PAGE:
Banff in September: Moraine Lake, Larch Valley & Sentinel Pass


For my birthday last year, I decided to check out the Canadian Rockies. We stayed in Calgary the first night. The drive from Calgary to Banff was only 1.5 hours. I liked Calgary a lot – there were a lot of hip restaurants and bars, and outdoor art installations (free interactive musical see-saws!) at the Riverwalk.



First thing we did after arriving in Banff: went on a boat and cruised around Lake Minnewanka. Then we walked around the town of Banff. I was unprepared for the cold weather in September, which gave me an excuse to buy a new down jacket (love shopping in Canada, feels like a bargain with the Canadian dollar: 1USD=1.3CAD).


Lunch at Park Distillery – pretty good meal and extremely friendly service. Highly recommended.


Did the touristy gondola thing.


This view though.

We camped out that night at Tunnel Mountain Village 1 Campground – it was perfect, clean, and I highly recommend it. Much better than Lake Louise Campground which we later on discovered.

Breakfast at The Bison – pretty good bison burger!




We passed by the parking lot leading to Lake Louise and there were long lines of cars outside the entrance waiting to get in. For Moraine Lake, we got lucky. If you wait a bit inside the parking lot, you’ll eventually get a spot – seems like there were fast turnover rates for people visiting the lakes.


Moraine Lake – where you go to start the hike to Larch Valley. September is the perfect time to see the golden larch trees!


Sentinel Pass via Larch Valley



Those larch trees.



Loved the wide open landscape here.


Hiking through Larch Valley was easy, but going up to Sentinel Pass was a little more strenuous. Worth it though.


After this point, turn around and proceed to the top…



Waiting for sunset at Moraine. There was a huge rock pile for people to scramble up. The higher you go, the bluer the lake looks. It was nice to relax here after the hike.

Hiking: Breakneck Ridge, Hudson Valley New York (Phone pics)

I’ve been meaning to hike up to the Breakneck Ridge for a while, since a bunch of my friends have done it and recommended it. According to this helpful website, its difficulty is rated as 10/10 due to the steepness and rock scrambling (which I love).


We started off with breakfast at 168 Tea Shop. Then we drove for about an hour and a half (from Queens) and took the wrong turn — the sign for “Cold Spring” seemed to have come out of nowhere and we couldn’t make the turn in time. But after the detour, here we were! We parked right next to the tunnel:

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There were a few parking spots here, and to the right began our trail (follow the white markers).


Take a map here or print it beforehand.



Now, I usually LOVE rock scrambling and climbing up big rocks. I love the challenge of using my arms to hoist myself up and looking for places to put my feet on. But because of the snow and ice (it was 30 degrees F), I had to be more careful in looking for rocks to step on, especially since they were covered. I would like to come back in the spring/summer/fall.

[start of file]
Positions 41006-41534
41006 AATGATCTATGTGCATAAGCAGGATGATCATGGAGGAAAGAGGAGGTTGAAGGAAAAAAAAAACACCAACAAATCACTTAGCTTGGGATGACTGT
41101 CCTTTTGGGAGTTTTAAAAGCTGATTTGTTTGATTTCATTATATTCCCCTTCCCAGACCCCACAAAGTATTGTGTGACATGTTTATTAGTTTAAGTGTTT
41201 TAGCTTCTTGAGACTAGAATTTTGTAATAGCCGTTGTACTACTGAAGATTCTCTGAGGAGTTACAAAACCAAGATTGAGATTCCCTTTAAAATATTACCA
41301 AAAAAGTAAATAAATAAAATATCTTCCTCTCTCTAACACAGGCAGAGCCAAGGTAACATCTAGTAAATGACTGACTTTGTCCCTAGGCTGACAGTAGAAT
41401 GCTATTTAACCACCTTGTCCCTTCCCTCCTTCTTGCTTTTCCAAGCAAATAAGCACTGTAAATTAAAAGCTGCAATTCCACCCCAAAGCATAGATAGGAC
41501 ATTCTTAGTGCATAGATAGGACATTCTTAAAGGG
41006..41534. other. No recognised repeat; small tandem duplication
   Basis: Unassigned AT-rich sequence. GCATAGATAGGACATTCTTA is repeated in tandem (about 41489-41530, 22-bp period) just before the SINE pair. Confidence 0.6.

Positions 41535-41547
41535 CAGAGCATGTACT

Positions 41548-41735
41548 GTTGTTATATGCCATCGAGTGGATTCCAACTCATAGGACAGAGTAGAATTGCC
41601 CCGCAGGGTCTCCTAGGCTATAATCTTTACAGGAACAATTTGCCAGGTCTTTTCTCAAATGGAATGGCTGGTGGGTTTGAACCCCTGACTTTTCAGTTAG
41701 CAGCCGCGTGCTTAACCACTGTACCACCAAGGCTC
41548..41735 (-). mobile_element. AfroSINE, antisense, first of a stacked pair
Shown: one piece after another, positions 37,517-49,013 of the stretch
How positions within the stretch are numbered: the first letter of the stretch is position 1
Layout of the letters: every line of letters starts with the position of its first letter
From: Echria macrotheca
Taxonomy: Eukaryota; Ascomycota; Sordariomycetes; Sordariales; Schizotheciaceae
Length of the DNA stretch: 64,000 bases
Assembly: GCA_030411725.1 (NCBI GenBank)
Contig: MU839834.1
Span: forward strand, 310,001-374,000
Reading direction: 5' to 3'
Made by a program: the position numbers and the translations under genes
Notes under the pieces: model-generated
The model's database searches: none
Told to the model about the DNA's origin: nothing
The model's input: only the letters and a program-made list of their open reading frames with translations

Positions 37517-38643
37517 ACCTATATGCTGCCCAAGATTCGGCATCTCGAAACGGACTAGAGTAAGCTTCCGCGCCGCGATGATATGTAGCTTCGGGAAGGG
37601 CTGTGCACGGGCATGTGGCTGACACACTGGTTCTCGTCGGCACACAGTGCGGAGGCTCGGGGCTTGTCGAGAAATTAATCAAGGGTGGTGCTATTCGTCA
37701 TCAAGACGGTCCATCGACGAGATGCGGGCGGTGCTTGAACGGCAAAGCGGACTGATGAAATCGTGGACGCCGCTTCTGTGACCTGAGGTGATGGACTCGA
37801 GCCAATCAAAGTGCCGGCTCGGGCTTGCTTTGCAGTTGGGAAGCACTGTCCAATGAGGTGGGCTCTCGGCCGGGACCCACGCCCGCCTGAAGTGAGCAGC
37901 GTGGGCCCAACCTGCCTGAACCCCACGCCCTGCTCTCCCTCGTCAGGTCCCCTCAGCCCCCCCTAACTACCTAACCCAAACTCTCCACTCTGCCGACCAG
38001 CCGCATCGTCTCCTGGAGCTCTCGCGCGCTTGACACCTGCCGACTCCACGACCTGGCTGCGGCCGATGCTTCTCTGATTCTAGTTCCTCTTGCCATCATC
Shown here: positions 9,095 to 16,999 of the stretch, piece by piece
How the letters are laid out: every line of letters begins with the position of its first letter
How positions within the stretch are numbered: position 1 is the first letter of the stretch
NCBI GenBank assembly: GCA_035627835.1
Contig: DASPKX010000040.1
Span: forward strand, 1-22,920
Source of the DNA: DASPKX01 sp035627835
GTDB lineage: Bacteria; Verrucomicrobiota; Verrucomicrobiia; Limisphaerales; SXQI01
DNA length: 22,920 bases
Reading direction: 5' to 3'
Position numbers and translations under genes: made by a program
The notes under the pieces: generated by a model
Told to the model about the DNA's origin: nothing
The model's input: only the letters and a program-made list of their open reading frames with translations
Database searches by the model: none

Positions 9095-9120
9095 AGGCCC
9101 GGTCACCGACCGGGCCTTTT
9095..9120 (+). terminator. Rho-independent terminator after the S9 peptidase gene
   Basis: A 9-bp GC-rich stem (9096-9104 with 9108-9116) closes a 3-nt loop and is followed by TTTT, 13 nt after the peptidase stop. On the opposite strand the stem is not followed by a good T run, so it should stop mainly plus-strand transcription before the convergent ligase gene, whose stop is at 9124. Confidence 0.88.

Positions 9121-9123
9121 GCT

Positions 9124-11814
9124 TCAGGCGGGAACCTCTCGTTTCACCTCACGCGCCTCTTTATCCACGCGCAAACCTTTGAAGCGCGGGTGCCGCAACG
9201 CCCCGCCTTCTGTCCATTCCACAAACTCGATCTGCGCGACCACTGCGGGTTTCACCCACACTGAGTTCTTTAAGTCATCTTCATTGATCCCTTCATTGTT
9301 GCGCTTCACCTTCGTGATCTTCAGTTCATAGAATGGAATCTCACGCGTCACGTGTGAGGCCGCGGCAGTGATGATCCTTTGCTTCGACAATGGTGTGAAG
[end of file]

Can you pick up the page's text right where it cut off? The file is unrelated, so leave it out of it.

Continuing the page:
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There were some parts of just straight climbing.


This was a beautiful lookout point. The snow covered some trees… but this was only the beginning.

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At some parts we had to figure out alternative routes to go around the thick snow.


A sign! Telling us there is a less steep way.

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After lots of scrambling over snow covered rocks, we finally got the the turning point: the red trail aka “Breakneck Bypass”! This was the descent part of the route, which was actually more tough for me to go through because the snow was up to my calves at some parts. Going downhill in snow and ice was frustrating because it was VERY easy to slip and slide; for half the trek I just sat and slid down, which resulted in bruises on my behind.

Note: before we got to this red marker, there was a sign pointing to the right for the yellow trail — that’s not the way to go if you want to make a loop to go back to your car…

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And here ends the red trail, back to the “Route 9D” trail aka back to the starting point! This was another descent that was a little bit less annoying (less slippery I suppose) with the hope that we were almost back to civilization.


Here we are! I hiked this with new hiking boots that I just purchased the day before, the Salomon Quest 4D GTX. The high tops definitely helped prevent the snow from invading my socks and feet. The reviews were mixed on the waterproofness of it but I can say thank God I wore these! I could NOT have done this with sneakers (which we saw a few hikers wore).


We walked a small section of this road back to the car. Overall, it was an exhausting hike and not that many great lookout points; only one beautiful view which was seen in the beginning. Probably would not make it to my list of top hikes, but it IS a short drive from NYC — I will make another assessment when I come back under better weather conditions.

After a long hike (4-5 hours?), we went to the nearby Hudson House in Cold Spring for steak as per recommendation from my friend. Great complimentary popovers with strawberry butter to start with. I enjoyed my rib-eye more than the T-bone.

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